A conventional autocollimator (AC) with a single/centered pupil consists of a perforated mirror mounted inside an eyepiece. Looking through the autocollimator pupil hole after the scope has gone through rough collimation will reveal several reflections of the primary mirror center spot. Typically, four reflections are seen. Identifying each reflection and interpreting its relative location is important.
Reflection P: Sharp and bright. It is the only reflection that does not move when you wiggle the AC in the focuser.
Reflection 1: Has the same orientation as P but could look somewhat fuzzy and bloated.
Reflection 2: Sharp and rotated 180 degrees with respect to P.
Reflection 3: Rotated 180 degrees with respect to P but could look somewhat fuzzy and bloated. It is the dimmest reflection and the hardest to see.
In addition to the above 4 reflections, there is the reflection of the AC pupil which will always be located at the center of the AC foreground reflection.
Posted 01 January 2010 - 12:25 AM
Aligning P+pupil means the focuser axis intersects the primary axis at the focal point.
Aligning P+1 means the focuser axis intersects the primary axis at the COC point
Aligning P+2 means the focuser and the primary axes are parallel
Aligning P+3 means the focuser axis intersects the primary axis at the primary mirror center
The apparent distance between P and the pupil reflection equals two times PAE
The apparent distance between P and reflection 1 equals two times CAE
The apparent distance between P and reflection 2 equals two times LAE
The apparent distance between P and reflection 3 equals two times FAE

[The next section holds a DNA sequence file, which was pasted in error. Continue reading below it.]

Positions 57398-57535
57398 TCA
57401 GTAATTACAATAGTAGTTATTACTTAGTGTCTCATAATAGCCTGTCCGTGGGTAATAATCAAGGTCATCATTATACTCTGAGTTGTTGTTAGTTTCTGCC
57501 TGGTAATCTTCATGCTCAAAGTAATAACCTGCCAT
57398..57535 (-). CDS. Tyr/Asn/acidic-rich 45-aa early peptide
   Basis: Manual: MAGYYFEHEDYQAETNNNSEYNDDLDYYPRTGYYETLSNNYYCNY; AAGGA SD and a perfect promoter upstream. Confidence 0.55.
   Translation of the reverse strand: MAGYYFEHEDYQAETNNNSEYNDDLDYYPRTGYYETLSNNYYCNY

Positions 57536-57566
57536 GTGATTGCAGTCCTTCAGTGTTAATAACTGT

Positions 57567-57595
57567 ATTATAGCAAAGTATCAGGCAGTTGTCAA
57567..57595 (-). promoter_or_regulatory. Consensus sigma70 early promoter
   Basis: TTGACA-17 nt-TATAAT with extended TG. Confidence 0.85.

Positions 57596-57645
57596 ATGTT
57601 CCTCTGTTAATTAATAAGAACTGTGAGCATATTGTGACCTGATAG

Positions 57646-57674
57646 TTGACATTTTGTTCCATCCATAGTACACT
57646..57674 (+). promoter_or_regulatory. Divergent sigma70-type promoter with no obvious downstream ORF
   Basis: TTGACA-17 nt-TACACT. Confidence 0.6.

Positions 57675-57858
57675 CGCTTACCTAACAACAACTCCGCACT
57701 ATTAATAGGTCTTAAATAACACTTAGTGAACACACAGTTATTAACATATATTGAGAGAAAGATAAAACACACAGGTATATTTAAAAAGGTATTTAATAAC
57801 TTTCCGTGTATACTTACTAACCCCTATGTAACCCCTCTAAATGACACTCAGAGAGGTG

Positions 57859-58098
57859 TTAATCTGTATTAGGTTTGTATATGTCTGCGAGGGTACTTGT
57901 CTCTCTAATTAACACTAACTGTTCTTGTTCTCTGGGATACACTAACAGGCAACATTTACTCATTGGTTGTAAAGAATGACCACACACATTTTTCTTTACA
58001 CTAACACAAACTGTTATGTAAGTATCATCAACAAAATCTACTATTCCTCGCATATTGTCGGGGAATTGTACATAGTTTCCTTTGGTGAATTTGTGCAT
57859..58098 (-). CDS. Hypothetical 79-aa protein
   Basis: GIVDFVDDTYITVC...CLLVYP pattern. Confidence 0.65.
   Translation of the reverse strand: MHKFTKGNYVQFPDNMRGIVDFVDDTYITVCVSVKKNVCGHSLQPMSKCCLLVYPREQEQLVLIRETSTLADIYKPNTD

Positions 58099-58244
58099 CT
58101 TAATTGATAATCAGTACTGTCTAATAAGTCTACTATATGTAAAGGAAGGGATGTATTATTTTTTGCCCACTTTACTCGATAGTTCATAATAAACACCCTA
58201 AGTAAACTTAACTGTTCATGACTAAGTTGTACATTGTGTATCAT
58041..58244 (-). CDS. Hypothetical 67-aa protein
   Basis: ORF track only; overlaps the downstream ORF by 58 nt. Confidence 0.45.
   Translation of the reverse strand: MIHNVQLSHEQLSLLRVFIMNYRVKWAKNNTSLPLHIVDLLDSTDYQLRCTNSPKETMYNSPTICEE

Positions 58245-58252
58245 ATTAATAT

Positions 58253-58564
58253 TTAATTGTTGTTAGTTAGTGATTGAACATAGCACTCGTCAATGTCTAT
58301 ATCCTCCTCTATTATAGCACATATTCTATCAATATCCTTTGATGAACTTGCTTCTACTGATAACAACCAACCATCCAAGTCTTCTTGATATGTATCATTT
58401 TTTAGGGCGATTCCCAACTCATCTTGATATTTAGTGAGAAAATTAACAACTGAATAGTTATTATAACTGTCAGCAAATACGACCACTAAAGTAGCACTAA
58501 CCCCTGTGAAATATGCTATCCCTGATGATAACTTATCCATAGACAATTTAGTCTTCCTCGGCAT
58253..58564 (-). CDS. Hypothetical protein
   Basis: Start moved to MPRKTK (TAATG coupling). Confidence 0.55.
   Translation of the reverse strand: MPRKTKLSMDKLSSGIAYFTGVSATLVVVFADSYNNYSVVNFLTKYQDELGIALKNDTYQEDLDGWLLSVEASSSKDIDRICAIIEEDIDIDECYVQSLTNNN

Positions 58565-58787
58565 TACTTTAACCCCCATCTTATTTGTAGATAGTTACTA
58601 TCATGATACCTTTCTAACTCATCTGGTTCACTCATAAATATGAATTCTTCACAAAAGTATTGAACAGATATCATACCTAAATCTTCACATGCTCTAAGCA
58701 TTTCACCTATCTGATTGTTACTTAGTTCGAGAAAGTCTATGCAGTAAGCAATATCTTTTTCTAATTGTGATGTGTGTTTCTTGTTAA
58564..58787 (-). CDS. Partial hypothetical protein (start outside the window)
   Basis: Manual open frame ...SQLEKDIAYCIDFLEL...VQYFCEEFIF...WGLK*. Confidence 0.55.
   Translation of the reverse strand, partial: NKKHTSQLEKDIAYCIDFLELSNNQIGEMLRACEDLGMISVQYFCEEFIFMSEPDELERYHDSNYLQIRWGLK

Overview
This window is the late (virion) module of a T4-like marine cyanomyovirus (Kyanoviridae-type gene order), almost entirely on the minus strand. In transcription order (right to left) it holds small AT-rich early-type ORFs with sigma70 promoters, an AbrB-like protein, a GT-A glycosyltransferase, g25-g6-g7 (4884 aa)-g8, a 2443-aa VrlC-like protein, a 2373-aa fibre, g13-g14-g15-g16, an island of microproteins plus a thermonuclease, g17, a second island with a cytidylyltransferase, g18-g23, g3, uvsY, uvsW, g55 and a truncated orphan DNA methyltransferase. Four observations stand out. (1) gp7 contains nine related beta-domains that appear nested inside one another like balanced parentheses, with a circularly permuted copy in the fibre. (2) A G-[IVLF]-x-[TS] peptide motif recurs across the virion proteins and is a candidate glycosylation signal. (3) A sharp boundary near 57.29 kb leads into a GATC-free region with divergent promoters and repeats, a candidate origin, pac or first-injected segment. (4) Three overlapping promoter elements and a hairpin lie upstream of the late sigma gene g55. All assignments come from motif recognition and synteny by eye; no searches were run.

But how can we make use of the above information?
Mathematically, any two lines that share two distinct points are coincident. Using the same principle, if we can ensure the focuser and primary axes share at least two distinct points then both axes have to be coincident -- which is the definition of axial alignment.
Each of the four shown alignments can be accomplished by either adjusting the secondary mirror or the primary mirror with only one exception which is P+3 alignment. Adjusting the primary mirror will not alter reflection 3 relative position to reflection P. Only secondary mirror adjustment is capable of stacking P+3. We will take advantage of this exception later.
Posted 01 January 2010 - 12:26 AM
As it turns out, the best two alignments to use are P+1 and P+3.
P+pupil alignment is not a good choice because it is hard to discern the black pupil refection against the darkened background.
P+2 alignment is not a good choice either because reflection 2 disappears right before axial alignment is reached. Each frame of the following animation represents a case where the focuser and primary axes are parallel (P+2 is aligned in each frame). The only difference between the frames is the distance between both axes. As the parallel focuser axis gets closer to the primary axis, reflection 2 will start to fade away gradually until it disappears when both axes are within 0.5mm from each other. Also note how it is hard to discern the pupil reflection against the darkened background
P+1 is a good choice because reflection 1 does not disappear when the final axial alignment is reached